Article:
Letters

Letters 12-14-2014

Come Together There is a time-honored war strategy known as “divide and conquer,” and never has it been more effective than now. The enemy is using it against us through television, internet and other social media. I opened a Facebook account a couple of years back to gain more entries in local contests. Since then I had fallen under its spell; I rushed into judgment on several social issues based on information found on those pages

Quiet The Phones! This weekend we attended two beautiful Christmas musical events and the enjoyment of both were significantly diminished by self-absorbed boors holding their stupid iPhones high overhead to capture extremely crucial and highly needed photos. We too own iPhones, but during a public concert we possess the decency and manners to leave them turned off and/or at home. Today’s performance, the annual Messiah Sing at Traverse City’s Central Methodist Church, was a new low: we watched as Mr. Self-Absorbed not only took several photos but then afterwards immediately posted them to his Facebook page. We were dumbfounded.

A Torturous Defense In defense of the C.I.A.’s use of torture in a mostly fruitless search for vital information, some suggest that the dire situation facing us after 9-11, justified the use of torture even at the expense of the potential loss of much of our nation’s moral authority.

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4Play: Gomez, Dave Alvin, Bon Iver, Matt Nathanson

Kristi Kates - June 13th, 2011
Gomez - Whatever’s On Your Mind - ATO/Red
Although they’re probably best known as a British band, Gomez’ bandmates are actually scattered across a couple of countries, with its members now living in the UK, L.A., and NY. Fortunately for them, they had a common production ground in producer Sam Farrar, who helped them bring together this, their latest album. Recorded primarily in a remote studio locale in Virginia, this is both a smoother and more experimental set than previous efforts, with new in-band approaches taken to horns and guitars (“Options”), synth/strings (“Our Goodbye”), and electronica (“Song in my Heart.”) It’s fresh, eclectic, and interesting.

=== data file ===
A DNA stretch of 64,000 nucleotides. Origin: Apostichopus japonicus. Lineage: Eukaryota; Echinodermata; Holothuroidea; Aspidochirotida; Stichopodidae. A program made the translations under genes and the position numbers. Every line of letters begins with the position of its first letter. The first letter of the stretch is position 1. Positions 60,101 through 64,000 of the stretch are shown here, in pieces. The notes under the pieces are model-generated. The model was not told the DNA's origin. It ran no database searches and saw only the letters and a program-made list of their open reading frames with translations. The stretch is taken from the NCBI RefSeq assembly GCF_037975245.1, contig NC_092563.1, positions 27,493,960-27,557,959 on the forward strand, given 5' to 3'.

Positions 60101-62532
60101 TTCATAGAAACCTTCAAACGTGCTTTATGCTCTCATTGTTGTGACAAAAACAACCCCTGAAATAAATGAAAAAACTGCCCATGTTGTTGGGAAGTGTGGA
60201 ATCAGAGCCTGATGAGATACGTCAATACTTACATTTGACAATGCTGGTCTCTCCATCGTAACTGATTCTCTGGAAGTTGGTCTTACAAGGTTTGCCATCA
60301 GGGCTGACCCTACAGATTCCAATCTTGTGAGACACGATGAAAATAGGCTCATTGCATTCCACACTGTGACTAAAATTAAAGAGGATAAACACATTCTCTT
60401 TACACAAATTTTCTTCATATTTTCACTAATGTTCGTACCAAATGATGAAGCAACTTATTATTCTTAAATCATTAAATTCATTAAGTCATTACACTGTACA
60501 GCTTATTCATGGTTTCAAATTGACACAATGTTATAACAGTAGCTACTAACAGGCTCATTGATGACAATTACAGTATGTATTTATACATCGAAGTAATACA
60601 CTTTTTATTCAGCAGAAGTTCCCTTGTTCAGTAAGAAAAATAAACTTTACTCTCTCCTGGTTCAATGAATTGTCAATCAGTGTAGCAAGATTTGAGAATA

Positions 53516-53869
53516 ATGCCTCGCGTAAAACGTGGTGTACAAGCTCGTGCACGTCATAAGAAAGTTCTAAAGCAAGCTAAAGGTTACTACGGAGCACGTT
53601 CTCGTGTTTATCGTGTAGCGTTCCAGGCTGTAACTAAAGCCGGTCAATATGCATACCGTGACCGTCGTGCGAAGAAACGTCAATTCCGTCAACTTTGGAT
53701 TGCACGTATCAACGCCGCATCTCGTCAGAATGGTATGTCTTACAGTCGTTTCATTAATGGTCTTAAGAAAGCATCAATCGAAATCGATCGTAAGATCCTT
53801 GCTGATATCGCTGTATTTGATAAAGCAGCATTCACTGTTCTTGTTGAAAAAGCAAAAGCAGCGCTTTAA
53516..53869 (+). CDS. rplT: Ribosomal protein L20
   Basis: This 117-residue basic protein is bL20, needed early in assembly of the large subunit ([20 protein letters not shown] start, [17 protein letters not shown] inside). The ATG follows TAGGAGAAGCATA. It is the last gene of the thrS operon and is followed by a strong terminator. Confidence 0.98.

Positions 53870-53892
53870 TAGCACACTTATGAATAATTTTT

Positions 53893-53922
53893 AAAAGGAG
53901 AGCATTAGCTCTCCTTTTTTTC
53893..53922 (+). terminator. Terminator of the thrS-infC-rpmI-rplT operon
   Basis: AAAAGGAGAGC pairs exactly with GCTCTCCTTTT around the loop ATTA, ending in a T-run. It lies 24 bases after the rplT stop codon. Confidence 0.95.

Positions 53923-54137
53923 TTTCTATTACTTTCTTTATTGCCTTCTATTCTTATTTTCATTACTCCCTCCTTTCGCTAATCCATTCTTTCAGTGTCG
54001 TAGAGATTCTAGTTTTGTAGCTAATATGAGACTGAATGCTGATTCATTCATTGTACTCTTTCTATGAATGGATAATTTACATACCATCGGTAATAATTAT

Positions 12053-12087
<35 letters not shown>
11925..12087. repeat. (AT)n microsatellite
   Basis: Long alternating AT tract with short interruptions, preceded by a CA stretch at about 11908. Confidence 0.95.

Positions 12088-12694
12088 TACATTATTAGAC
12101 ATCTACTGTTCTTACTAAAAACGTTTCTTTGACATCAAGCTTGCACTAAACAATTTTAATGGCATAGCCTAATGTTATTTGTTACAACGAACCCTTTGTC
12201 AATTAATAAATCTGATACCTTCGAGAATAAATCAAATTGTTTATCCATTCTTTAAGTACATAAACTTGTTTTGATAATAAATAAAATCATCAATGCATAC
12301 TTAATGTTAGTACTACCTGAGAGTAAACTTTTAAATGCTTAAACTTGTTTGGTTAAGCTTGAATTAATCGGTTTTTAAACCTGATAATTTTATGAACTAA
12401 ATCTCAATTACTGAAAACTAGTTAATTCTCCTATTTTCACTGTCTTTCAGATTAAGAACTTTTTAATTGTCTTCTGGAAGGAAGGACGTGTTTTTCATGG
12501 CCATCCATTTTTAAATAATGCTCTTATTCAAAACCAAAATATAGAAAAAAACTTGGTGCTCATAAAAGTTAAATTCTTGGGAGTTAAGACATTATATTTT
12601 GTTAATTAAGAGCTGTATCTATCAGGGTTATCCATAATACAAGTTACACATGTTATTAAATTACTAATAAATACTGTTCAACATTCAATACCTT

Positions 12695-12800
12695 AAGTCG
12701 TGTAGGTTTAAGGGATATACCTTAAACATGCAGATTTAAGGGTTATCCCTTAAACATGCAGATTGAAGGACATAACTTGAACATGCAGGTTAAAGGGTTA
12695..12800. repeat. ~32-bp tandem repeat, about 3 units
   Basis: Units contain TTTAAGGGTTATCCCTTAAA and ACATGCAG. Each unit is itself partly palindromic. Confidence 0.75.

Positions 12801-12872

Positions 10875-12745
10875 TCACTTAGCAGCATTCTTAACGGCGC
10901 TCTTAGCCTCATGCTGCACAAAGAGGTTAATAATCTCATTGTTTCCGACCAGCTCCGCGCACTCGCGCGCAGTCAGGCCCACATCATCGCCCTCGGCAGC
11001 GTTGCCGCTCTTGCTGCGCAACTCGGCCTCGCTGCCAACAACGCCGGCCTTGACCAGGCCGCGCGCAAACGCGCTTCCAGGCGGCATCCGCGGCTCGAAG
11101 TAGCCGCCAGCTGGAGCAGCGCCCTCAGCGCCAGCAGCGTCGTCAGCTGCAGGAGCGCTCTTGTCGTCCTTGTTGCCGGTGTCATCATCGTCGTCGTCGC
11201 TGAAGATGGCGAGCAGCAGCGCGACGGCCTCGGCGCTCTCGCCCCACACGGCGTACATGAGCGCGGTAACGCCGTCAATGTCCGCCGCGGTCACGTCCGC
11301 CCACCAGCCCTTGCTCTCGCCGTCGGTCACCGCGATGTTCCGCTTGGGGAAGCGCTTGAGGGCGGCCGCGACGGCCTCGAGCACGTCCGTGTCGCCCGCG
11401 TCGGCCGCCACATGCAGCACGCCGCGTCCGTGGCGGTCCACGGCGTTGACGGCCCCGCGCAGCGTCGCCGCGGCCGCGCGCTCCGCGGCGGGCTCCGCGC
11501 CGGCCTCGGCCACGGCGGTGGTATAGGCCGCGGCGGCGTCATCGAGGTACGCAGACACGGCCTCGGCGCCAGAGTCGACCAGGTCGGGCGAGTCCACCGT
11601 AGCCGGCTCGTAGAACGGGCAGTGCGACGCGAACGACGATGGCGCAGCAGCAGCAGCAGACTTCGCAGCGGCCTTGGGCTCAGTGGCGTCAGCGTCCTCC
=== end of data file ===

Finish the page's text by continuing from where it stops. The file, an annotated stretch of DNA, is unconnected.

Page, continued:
Dave Alvin - Eleven Eleven - Yep Roc
After Alvin departed his long-time work with The Blasters in the late ‘70s, he found folk music to be his newest calling, and it ended up being one that snagged him several Grammy nods and a secondary round of new respect for his earthy and emotional songwriting. There are several surprises here for fans of Alvin’s music, including the more subtle, thoughtful approaches on such songs as “No Worries Mija” and the catchy “Harlan County Line”; Alvin also duets for the first time on a recording with his fellow Blaster and brother Phil. It’s another solid step in Alvin’s ongoing - and artistically growing - roots rock career.




Bon Iver - Bon Iver - Jagjaguwar
With songs named after towns, reverb courtesy of an old swimming pool’s acoustics, and Auto-Tune used not to actually tune, but to add quirky, fragile vocal effects, Bon Iver’s latest showcases a willingness to push his songs through new challenges as well as a strength in the unusual songwriting itself. More traditional-sounding pianos and strings appear on “Wash,” while the Americana-seasoned “Towers” is both emotive and simply pretty; “Minnesota, WI” somehow fuses banjos and horns into an effective musical base, and “Hinnom, TX” throws in scratchy, amped-up FX like the most seasoned guitarist-slash-DJ.



Matt Nathanson - Modern Love - Vanguard
Matt Nathanson may be one of the busiest performers that hardly anyone knows about. You may have heard his songs on VH1, American Idol, 90210, Good Morning America, and Vampire Diaries - but you may not know that the Bay Area singer-songwriter is already on his 8th album. Modern Love, which will hit stores on June 21st, offers more of the hearty pop that makes Nathanson’s music so palatable to the average TV-watching American - unfortunately, he’s going down a road similar to that of Diane Warren: carefully-crafted tunes that end up being too sterile to transcend anything past commercial impact.
 
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